Nickel Boron/ Electroless Nickel-Based Coatings
Albeit expensive, nickel boron is one of the most commonly found and used BCG coatings. Mainly due to its looks and ability to clean. From my experiences I have seen this happen sooner than later. A caveat here though is that NIB will eventually turn a dull gray in color due to staining. The electroless nickel coating process results in a thin surface layer that is harder than the underlying metal, with improved dry lubricant properties. This finish comes in many varieties, with the most common being nickel boron.
Dozens of other variants exist, such as Nickel Boron Nitride, EXO, and NP3 . NP3 is an electroless nickel-based finish for steel, stainless steel and aluminum alloys. This finish works by depositing PTFE (polytetrafluoroethylene, aka Teflon) particles, along with electroless nickel. The main benefits of this coating are high lubricity and a low friction co-efficient. This translates to possibly less cleaning needed for smooth function, and perhaps less wear on the coated parts.
NIB coating also helps to make your BCG more resistant to corrosion. Which it does well if it doesn’t flake. Flaking of the NIB coating is another well documented concern. These varieties tend to enhance the hardness and/or lubricity of the coating. The electroless nickel coating is known to wear off with time. This affect can be reduced by sticking to high quality parts and enhanced coating varieties, but it is still worth noting.
NIB coating is thick and I have seen many BCG related concerns due to this coating. I have had new BCG’s come in to the shop that were out of spec due to the coating. Some had feeding issues while an LR308 NIB coated BCG was so out of spec that it wouldn’t clear a magazine and would catch on the back side of it. It is also common to find NIB coated carriers to be coated separate from the gas key. This gets the coating into the threads of the gas key holes and provides for false torque readings when the gas key screws are being torqued. This results in a gas key that leaks and causes cycling issues. I’ve had a number of these through the shop. Some manufacturers NIB coat all of the BCG parts. You do not want the extractor to be coated. The NIB coating can reduce surface tension between the extractor hook and the case head resulting in the extractor slipping off of the case and the case being left in the chamber.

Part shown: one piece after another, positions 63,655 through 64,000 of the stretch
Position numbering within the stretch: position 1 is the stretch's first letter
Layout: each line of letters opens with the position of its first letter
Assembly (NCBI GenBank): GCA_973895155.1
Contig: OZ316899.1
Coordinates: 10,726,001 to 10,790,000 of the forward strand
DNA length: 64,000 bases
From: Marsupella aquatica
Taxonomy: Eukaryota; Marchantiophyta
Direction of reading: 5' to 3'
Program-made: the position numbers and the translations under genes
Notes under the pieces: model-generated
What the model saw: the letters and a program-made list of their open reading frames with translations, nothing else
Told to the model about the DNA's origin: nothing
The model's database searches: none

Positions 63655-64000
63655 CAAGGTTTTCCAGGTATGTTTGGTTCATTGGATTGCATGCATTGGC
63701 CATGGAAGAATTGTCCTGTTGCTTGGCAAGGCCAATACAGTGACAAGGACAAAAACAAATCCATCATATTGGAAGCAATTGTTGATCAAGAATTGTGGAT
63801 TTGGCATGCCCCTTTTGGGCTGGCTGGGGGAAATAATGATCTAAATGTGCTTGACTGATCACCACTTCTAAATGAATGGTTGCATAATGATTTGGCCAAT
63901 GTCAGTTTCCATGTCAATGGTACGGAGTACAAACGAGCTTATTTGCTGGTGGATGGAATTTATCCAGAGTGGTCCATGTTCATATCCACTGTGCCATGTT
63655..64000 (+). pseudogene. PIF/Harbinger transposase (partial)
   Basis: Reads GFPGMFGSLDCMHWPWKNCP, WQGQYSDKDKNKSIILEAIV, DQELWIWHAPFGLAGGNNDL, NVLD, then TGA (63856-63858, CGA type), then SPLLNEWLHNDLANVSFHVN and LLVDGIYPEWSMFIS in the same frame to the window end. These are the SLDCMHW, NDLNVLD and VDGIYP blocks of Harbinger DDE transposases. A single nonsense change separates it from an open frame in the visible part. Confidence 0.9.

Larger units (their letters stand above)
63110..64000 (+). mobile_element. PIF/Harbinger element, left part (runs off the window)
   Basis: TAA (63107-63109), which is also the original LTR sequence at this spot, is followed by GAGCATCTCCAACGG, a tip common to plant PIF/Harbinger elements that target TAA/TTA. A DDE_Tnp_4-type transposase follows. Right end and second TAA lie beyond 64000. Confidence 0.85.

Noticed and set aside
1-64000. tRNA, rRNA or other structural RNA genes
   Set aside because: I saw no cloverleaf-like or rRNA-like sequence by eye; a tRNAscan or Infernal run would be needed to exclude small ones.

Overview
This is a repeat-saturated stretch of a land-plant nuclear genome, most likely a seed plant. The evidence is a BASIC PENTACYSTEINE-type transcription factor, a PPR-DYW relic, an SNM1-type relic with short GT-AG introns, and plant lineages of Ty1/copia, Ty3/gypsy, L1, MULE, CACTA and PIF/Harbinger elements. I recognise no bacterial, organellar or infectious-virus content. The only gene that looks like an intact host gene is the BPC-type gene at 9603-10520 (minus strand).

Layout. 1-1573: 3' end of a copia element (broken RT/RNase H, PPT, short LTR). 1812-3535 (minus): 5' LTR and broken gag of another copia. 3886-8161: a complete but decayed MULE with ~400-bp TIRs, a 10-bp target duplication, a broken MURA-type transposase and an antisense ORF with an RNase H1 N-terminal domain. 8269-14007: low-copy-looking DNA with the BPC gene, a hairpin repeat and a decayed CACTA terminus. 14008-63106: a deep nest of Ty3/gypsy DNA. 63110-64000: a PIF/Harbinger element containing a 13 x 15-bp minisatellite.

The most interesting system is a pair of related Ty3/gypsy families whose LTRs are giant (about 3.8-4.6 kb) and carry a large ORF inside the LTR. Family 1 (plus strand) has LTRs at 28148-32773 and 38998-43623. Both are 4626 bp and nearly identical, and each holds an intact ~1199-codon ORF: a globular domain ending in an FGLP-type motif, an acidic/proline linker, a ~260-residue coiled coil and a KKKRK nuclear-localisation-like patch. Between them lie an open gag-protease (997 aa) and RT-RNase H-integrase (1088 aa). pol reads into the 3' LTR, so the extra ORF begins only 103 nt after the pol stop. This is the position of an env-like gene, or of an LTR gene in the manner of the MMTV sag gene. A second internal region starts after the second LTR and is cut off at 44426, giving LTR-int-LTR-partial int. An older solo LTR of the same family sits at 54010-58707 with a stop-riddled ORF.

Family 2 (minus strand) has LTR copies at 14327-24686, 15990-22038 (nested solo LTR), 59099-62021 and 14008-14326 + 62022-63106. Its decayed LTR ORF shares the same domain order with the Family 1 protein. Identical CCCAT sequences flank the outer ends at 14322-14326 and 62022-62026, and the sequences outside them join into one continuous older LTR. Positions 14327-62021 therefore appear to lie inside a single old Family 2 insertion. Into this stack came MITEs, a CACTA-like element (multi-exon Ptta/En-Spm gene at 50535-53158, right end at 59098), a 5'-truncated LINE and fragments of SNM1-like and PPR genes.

Of all of the coated BCG’s that I have personally used or have experience with as they come into the shop, NIB coating is by far the worst and one that I would stay away from.
Vapor Deposition Coatings (IonBond, Titanium Nitride/TiN, PVD, CVD)
Commonly referred to as IonBond, CVD, and PVD coatings, this category of coatings is characterized by specific manufacturing process known as vapor deposition. The resulting coating is thin, extremely hard, and slippery – reducing the need for lubricant and speeding up cleaning. These coatings are touted to have the best qualities that phosphate and nickel boron have to offer. The two coatings that are commonly found are Ion Bonding and TiN.
Ion bonding provides the hardness of phosphate with nickel boron’s protection against friction. This means that your BCG is coated with a hard protectant that keeps it better protected against corrosion and heat. The general consensus is that a nickel boron coating provides a smoother finish, but ion bonding is a close second.
TiN coatings give the smoothness of nickel boron, but with a sleek, gold finish. For this reason, this type of coating is incredibly popular among hobbyists who enjoy customizing their gun for aesthetic reasons. However, when it comes to performance, TiN coatings don’t serve much of a purpose over nickel boron other than looking nice and it comes at a price.